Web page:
Wednesday, September 10, 2008
English Lexemes in Italian
Is this economy of language or a linguistic fad?
"Italians are quite used to feeling "lo stress", looking forward to "il weekend" or trying to look "cool".
But now an influential cultural institute has asked Italians to protect the language and reject "Anglitaliano".
The Dante Alighieri Society asked people for examples of over-used foreign words and "il weekend" emerged as the worst offender."
Read all here.
graph per bbc
Labels: crosscultural relations, economy of speech, Italian, language
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I agree with this kind of intervention by the Academy. I also found the efforts by the French Academy a while back quite sensical. Sometimes, language needs some human intervention.
Language will do its thing anyway but some regulation can't hurt. I mean, Italian is not English, so trying to keep it like that makes sense to me. At the same time, in a global society, borrowings and loan translations are bound to happen.
I am definitely FOR some regulation. Italian is too beautiful of a language to be spoiled by Anglitaliano. The same should be done for German-too much english influence. Though borrowings are bound to happen they can be kept to a minimum.
Language will do its own thing. The old prescriptive vs descriptive business, no?
What's so bad about language borrowing? Eventually loan words become part of the language they are loaned into anyway. Sometimes the spelling of such words is even amended to conform to its new language. This is natural and fighting against it is like fighting the tide: you can't win.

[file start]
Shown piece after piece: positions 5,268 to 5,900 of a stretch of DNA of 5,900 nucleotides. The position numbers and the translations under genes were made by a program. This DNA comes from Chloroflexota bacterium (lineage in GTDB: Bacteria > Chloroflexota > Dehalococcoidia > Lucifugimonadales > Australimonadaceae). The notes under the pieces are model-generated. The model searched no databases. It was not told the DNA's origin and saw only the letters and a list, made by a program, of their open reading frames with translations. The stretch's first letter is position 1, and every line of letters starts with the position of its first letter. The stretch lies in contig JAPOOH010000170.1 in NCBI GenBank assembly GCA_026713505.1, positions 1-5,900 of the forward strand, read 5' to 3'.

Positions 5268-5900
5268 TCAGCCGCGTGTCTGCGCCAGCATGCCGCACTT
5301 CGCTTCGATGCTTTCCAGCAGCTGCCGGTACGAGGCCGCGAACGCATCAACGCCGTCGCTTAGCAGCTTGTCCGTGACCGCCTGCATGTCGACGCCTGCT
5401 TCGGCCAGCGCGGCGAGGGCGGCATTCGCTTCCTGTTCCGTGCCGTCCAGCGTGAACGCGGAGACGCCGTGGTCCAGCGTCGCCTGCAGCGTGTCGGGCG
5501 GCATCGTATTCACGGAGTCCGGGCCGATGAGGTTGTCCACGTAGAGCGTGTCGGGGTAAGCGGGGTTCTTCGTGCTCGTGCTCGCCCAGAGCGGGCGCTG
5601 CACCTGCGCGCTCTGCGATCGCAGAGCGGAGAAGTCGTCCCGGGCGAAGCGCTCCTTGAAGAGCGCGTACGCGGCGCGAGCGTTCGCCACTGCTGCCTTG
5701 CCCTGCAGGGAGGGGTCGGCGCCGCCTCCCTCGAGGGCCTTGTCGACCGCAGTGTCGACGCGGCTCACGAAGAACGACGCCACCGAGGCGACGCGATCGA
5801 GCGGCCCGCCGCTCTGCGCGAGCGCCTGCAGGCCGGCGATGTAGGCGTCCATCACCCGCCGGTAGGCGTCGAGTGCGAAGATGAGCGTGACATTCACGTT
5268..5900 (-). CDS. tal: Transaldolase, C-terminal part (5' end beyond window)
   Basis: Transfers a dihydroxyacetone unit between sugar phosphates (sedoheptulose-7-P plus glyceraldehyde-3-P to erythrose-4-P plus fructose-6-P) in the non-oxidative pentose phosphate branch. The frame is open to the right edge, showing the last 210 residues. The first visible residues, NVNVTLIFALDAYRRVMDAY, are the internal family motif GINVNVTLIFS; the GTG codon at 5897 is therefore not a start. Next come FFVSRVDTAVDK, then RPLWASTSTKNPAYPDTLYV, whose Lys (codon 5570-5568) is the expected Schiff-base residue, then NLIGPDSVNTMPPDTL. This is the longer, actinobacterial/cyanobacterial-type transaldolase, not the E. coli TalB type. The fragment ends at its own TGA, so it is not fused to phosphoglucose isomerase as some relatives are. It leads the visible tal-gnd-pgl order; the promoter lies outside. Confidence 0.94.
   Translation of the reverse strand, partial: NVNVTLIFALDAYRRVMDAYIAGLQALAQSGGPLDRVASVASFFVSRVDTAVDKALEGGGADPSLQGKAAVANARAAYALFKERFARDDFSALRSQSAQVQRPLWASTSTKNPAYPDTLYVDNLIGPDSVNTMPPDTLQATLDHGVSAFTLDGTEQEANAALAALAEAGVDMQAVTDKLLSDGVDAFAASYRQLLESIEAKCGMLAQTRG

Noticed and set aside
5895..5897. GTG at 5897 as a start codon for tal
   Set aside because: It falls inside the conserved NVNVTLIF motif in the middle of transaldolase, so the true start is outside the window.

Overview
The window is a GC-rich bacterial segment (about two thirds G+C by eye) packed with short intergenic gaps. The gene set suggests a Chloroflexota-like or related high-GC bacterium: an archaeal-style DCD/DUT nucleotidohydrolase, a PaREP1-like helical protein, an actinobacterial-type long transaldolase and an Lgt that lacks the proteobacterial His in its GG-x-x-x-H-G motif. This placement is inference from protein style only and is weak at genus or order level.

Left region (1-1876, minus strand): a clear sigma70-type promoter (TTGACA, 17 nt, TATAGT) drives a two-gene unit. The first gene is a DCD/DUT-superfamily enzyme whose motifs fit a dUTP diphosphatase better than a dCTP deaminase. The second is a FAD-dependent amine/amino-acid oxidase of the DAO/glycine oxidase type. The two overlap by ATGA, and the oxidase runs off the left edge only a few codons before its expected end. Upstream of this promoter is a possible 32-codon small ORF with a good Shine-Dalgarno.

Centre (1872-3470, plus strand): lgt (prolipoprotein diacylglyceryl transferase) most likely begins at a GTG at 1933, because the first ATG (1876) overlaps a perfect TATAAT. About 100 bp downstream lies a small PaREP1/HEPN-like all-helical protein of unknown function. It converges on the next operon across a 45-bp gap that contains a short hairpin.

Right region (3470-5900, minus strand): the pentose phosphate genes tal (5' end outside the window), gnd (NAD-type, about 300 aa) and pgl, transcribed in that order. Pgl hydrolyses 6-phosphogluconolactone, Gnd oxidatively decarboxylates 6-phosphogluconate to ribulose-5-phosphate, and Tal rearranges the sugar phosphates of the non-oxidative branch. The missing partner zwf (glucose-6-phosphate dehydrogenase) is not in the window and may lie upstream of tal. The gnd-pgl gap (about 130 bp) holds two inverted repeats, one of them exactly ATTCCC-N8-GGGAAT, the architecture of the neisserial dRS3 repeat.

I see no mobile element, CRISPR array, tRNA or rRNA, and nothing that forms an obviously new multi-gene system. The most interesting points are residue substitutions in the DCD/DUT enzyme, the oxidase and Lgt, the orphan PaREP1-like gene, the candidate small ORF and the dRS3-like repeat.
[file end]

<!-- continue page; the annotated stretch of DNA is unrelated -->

i'm always torn on this topic. why should any person or entity feel they have the responsibility to stop linguistic evolution? the fact is language isn't static. it's malleable and ever growing. language is of the people, and the words people use should be considered true words in their own right, even when those words are borrowed from other languages, truncated, twisted, redefined, alternately spelled, etc... language probably exists more online than anywhere else at this point, at least in the industrialised world, so email, chat and forum language is the new frontier, and yes, even text (sms) language is valid in its own right. hell, redefining the word "text" in and of itself is a huge leap. it's almost certain that language evolves exponentially more quickly than it used to, just as everything else in our lives changes so rapidly now with the advent of so much technology and the world becoming smaller and more interdependent, but i can't see the benefit in linguistic ludditism. "ludditism" may be the neologism of the day, but that's okay, because language is and should forever be malleable...
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